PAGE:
GPSOLO March 2010
Real Estate Law
Management and Governance of Real Estate Joint Ventures
The management of any real estate joint venture should be structured to achieve the following goals: empower the appropriate joint venture partners (as used in this article, “partners” refers to the holders of interests in any type of joint venture entity) or managers with the clear-cut authority to manage the joint venture in a way that will achieve its economic goals; place appropriate checks on that authority to protect the interests of the partners, particularly minority partners; avoid bad surprises and conflict in the area of joint venture management; replace management that fails to perform to certain agreed-on standards; and resolve conflicts among the partners and managers in a manner that minimizes the economic harm to the joint venture. This article will discuss structuring joint venture agreements to achieve these objectives.
Granting and limiting management authority. The partners must decide both who will manage and lease the joint venture’s properties on a day-to-day basis and who will make longer-term strategic decisions. The key elements of an effective grant of management authority include the following: the scope of authority granted and limitations on that authority must be clear; management accountability for the achievement of joint venture objectives must be clearly set forth and consistent with the grant of authority; and there must be a mechanism for correcting, and if necessary replacing, management that is off course.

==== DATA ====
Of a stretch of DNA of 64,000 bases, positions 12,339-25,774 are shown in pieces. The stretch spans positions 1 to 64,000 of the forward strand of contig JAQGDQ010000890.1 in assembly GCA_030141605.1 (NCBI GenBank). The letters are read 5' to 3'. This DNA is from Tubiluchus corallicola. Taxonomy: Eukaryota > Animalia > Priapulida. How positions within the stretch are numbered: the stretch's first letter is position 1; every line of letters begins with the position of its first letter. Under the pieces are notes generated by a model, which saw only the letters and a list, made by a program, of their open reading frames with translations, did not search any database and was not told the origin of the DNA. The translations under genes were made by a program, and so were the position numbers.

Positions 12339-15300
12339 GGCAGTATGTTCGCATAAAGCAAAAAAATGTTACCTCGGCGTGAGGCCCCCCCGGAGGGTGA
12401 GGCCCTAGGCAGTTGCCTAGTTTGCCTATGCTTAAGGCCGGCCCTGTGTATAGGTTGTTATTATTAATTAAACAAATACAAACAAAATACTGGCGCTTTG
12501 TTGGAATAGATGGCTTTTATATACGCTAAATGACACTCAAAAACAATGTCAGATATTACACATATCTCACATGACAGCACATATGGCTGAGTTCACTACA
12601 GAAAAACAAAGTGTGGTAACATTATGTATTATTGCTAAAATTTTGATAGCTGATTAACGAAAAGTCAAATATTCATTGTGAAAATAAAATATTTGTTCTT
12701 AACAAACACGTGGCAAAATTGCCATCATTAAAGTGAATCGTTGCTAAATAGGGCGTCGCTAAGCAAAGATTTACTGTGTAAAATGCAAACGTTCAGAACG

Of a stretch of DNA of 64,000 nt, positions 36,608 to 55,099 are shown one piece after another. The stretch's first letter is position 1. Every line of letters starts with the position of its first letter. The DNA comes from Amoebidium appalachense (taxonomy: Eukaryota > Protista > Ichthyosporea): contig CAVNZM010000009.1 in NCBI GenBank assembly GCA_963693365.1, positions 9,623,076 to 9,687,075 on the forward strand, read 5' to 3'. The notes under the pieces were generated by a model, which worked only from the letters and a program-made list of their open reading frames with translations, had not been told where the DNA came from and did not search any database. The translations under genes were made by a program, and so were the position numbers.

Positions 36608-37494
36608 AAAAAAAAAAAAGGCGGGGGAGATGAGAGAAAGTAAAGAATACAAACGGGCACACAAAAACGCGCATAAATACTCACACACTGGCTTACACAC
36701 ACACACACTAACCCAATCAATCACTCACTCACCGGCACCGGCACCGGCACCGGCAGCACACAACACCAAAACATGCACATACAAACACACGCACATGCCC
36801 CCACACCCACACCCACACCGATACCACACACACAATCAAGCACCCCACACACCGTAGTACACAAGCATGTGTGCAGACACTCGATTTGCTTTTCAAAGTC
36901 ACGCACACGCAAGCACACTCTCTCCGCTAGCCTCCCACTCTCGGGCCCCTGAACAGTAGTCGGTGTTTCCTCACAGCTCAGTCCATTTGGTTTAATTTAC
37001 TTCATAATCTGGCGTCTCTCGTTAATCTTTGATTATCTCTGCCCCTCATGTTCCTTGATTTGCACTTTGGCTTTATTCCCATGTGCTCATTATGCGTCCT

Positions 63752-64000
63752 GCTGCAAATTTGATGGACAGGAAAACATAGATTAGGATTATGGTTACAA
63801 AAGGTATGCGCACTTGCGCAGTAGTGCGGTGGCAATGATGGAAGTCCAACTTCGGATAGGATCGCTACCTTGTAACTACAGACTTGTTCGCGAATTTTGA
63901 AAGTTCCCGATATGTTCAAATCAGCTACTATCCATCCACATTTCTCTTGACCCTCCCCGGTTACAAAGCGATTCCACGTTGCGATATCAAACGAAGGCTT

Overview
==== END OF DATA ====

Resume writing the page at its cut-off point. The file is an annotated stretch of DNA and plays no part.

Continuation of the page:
Typically, the easiest way to achieve these objectives is by delegating centralized management control to a manager or a board of managers or directors. Centralizing management authority can help avoid confusion regarding who is responsible and accountable for achieving key joint venture objectives. Key management decisions and actions are less likely to “fall between the cracks” with a centralized management structure that includes well-defined processes and responsibilities, as compared with decentralized management. A centralized management structure also can allow the joint venture to act more rapidly to take advantage of opportunities before they disappear and address problems before they become crises.
The manager of the joint venture can in turn have the authority or obligation to delegate certain functions to independent contractors under management and leasing agreements. With such delegation, the joint venture management must effectively monitor and manage these independent outside management services providers. The joint venture management should remain responsible and accountable for subcontracted management functions unless the other partners have dictated the choice of these management subcontractors.